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Victor Yodaiken
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Risk Management and Cost of Ownership with Time Synchronization

Risk management analysis must consider the numerous ways that the reference source can fail.

Victor Yodaiken, FSMLabs Inc.
Victor Yodaiken, FSMLabs Inc.
Five years ago, the cutting edge of time synchronization technology was focused on accuracy - getting any errors below a microsecond where possible and squeezing out performance in less optimal systems. But as precise time synchronization evolved from a cutting edge competitive advantage to a basic infrastructure requirement, risk mitigation and cost of ownership turned out to be just as important and required more sophisticated technology.

Large scale automated trading systems now depend on accurate time: it has to work, and time distribution must be resilient and resistant to errors and spoofing, there have to be traceable records, and none of this must require too much expensive and scarce IT resources. Start with the simplest problem – what happens when an application server stops getting “time corrections” from its reference time source. The reference time source may be a device getting time from GPS satellites or a feed from a data center. There are numerous ways that the reference source can fail: a truck with an illegal GPS jammer parking in the wrong place, a lightning strike, a software or hardware failure in a GPS receiver, a network filter turning on, and many more.

Is there a fallback source in place? Is the fallback truly independent (Network IT admins have been known to have multiple supposedly independent reference time source that turn out to be all depending on the same initial source)? Does the failover method work reliably or will the system oscillate between the failed source and the backup? Is there robust notification of the failure or can it linger on silently for hours? Days? Months? Can IT staff or users easily check to see the status? Who is responsible for the failover, notification, and diagnosis systems? All these questions were rarely asked five years ago when precise time synchronization was something only the most technically advanced cutting edge traders cared about.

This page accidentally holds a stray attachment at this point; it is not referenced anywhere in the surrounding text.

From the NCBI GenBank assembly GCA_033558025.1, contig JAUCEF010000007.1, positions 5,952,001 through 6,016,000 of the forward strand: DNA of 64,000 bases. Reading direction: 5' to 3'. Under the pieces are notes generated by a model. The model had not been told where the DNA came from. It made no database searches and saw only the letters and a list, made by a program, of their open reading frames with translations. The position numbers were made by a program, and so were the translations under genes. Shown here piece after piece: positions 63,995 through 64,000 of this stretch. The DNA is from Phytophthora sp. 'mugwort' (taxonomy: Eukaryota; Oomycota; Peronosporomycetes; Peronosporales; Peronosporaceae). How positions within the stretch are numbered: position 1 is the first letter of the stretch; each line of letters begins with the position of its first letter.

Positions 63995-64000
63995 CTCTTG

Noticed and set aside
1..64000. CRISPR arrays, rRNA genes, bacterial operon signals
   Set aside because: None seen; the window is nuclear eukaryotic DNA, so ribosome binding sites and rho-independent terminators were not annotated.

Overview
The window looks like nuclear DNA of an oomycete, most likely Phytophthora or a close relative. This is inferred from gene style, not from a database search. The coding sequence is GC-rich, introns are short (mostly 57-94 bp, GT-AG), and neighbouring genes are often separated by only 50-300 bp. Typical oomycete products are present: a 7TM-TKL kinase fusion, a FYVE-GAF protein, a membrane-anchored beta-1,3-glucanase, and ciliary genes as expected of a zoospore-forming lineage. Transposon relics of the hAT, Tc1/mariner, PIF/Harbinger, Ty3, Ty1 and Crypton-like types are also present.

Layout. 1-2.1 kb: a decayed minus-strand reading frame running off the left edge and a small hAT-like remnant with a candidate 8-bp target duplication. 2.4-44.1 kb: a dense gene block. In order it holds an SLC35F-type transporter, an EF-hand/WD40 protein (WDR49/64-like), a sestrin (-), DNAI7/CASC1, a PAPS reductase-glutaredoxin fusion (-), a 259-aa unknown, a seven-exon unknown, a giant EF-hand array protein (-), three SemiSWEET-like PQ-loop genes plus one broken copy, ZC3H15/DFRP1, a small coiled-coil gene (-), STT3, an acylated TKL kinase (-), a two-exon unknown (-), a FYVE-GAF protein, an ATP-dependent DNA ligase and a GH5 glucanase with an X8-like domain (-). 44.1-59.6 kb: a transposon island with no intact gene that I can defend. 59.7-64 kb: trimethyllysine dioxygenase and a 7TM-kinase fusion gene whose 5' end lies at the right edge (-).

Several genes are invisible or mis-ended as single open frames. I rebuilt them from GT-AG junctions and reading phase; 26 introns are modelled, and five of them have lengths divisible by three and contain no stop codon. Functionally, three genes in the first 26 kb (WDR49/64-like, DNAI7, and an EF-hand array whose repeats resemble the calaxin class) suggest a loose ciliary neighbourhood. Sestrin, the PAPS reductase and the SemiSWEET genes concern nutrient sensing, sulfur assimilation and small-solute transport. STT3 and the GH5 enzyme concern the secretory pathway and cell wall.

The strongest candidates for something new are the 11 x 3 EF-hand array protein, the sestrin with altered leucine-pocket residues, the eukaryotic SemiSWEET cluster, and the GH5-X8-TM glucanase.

[For more on this topic see Check the Time: Majority of Firms have Time Synchronization Errors]

Risk management always involves a tradeoff on costs and without some care, those costs can spiral. Many companies lack a corporate wide time synchronization strategy that takes into account the level of engineering time and software/hardware investment needed to validate time distribution methods, provide management tools and integrate those with other network management tools, maintain traceable logs. As companies look for a balance of technology investment versus costs of failures, time synchronization needs to become a part of the analysis.

Victor Yodaiken, President and founder of FSMLabs Inc., brings to the company 20+ years of designing operating systems and real-time, fault-tolerant, and other system level software in both industry and universities. FSMLabs is bringing real-time to financial trading, simulation, and fault-tolerance, and other enterprise application areas.

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Greg MacSweeney
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Greg MacSweeney,
User Rank: Apprentice
1/22/2014 | 7:25:04 PM
re: Risk Management and Cost of Ownership with Time Synchronization
I never really thought of time synchronization as a problem, but I see how how bad synchronization could cause issues in a bunch of areas (risk management, failed trades, regulatory/compliance problems, and so on).
VictorY258
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VictorY258,
User Rank: Apprentice
1/20/2014 | 4:12:42 PM
re: Risk Management and Cost of Ownership with Time Synchronization
Regular checks which involve mapping time sources should be part of any network maintenance. But I think you are right - there are many trading systems that provide far less redundancy and far lower quality time sources than users may assume.
Becca L
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Becca L,
User Rank: Author
1/8/2014 | 10:09:36 PM
re: Risk Management and Cost of Ownership with Time Synchronization
"Network IT admins have been known to have multiple supposedly
independent reference time source that turn out to be all depending on
the same initial source" Given the landscape you describe I'd believe this happened a lot, and continues to be an unknown issue today. Would it be fair to say there are few initial sources to begin with? As part of a strategy risk managers should identify all their sources and do regular (if not real-time) check-ins.
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